Posted: Jan 01, 2015 12:09 am
by Rumraket
Shrunk wrote:
Rumraket wrote:
BooBoo wrote:In a talk in South Korea, Michael Behe has admitted doing a "victory dance" in his office based on new evidence that he claims supports his ID contentions:

1. Chloroquine resistance does indeed require exceptionally rare, simultaneous, mutations (the edge of evolution):

This is Behe's original and wrong claim. Simultaneity is not required, and probably not how CCC evolves.

TBH, I'm not sure that Behe ever claimed that the mutations had to be simultaneous. It's confusing, though, because some of his calculations rely on the presumption of simultaneity, as I've pointed out above. But that may be because Behe just didn't understand the (high school level) math that was involved in his calculations.

Well, I don't have Behe's Edge of Evolution book so I can't check. I guess we will have to dig it up somewhere to really verify what is original claim is. Though it seems Kenneth Miller did the research here:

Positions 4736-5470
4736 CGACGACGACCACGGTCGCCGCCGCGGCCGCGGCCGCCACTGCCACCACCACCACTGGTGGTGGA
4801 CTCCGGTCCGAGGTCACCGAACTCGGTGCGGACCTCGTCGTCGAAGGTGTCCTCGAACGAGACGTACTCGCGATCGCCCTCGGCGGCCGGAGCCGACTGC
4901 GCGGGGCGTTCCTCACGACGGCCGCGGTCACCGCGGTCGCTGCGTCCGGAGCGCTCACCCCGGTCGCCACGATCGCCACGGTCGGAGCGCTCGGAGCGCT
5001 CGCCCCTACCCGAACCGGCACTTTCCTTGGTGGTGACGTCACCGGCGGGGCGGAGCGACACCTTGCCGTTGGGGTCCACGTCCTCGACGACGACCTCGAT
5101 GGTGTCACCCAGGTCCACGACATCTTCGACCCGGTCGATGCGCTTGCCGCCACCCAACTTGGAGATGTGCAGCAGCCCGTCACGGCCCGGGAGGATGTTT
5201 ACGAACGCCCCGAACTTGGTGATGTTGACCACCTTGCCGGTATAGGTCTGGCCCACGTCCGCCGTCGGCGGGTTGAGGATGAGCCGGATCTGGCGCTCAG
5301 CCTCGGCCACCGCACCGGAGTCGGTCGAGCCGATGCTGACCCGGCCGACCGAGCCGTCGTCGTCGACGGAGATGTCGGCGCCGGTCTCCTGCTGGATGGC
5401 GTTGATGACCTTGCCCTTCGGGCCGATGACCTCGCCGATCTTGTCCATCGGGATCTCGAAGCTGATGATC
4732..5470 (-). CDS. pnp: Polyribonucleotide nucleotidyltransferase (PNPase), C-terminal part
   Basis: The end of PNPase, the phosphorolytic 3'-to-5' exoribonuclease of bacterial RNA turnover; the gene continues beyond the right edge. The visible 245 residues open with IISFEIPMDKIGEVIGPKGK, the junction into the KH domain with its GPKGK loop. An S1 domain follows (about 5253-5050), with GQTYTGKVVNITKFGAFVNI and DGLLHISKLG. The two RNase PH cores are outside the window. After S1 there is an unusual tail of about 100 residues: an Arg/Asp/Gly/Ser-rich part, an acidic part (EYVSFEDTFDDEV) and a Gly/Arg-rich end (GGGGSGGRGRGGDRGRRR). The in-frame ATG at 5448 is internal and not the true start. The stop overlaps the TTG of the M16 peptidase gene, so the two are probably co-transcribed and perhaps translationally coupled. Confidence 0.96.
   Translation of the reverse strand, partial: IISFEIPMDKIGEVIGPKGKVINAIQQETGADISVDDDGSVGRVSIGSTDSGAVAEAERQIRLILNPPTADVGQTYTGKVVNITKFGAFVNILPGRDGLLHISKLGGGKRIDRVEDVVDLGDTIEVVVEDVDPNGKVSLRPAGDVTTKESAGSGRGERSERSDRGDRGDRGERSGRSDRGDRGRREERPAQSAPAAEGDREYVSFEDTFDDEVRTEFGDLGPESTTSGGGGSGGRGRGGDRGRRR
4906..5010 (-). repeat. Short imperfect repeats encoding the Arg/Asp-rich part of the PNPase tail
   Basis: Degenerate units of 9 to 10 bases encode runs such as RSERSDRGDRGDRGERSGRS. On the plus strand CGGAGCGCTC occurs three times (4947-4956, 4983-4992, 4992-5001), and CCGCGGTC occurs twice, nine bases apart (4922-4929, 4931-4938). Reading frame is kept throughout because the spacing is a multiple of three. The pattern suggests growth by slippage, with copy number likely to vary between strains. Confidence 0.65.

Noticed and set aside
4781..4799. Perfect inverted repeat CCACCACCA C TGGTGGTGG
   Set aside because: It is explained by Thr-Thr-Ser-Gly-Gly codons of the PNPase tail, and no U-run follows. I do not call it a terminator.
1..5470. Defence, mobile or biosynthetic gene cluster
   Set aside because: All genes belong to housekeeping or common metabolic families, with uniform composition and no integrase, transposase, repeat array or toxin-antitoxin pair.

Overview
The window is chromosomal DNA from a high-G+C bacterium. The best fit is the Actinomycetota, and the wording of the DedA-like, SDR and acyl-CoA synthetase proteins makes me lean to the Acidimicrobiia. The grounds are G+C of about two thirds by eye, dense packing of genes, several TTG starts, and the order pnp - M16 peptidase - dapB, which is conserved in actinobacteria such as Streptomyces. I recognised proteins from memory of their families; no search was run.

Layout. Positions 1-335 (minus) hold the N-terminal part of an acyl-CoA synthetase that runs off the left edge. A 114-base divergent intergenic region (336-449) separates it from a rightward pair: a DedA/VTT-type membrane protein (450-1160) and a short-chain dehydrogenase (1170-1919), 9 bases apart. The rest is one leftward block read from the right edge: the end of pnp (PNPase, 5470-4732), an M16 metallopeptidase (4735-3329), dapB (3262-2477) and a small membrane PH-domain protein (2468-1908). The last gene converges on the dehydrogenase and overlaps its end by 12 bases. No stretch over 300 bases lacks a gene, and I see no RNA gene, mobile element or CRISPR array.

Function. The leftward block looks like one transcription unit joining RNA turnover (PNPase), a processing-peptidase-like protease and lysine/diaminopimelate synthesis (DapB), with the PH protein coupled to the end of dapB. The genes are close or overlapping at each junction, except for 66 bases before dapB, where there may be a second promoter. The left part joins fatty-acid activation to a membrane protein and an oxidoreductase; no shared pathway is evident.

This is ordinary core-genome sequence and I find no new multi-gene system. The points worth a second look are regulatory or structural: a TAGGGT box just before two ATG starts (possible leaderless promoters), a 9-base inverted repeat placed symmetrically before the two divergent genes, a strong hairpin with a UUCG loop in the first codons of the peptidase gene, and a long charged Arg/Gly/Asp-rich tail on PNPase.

Parasites and Drugs
Behe’s “Edge” argument rests on two basic points. The first is that a beneficial, selectable trait
like chloroquine resistance can arise only after multiple, simultaneous mutations emerge at
random. The target for those mutations is the gene for PfCRT, a membrane transport protein. In
chloroquine resistant strains, mutant versions of this protein are able to pump the drug out of the
cell’s digestive vacuole, enabling the parasite to survive.

As Behe puts it, the data argue “that a first, required mutation to PfCRT is strongly deleterious,
while the second may partially rescue the normal, required function of the protein, plus confer
low chloroquine transport activity.”6 Since that first “required” mutation is so deleterious, it
couldn’t possibly spread through the population while waiting for the second to appear. Natural
selection would weed out the deleterious mutation unless the second one popped up beside it in
the same organism. That, according to Behe, accounts for the very low frequency of chloroquine
resistance and validates his analysis.
Quite frankly, he must be secretly hoping that nobody actually looks at the details in the PNAS

Looks like he really did, initially start out asserting that simultaneity of two mutations was required, because one was supposedly (in his view) so strongly deleterious it could never linger around in the population and wait for the other compensatory one to offset it's effect.

So he was wrong. Case closed. :lol: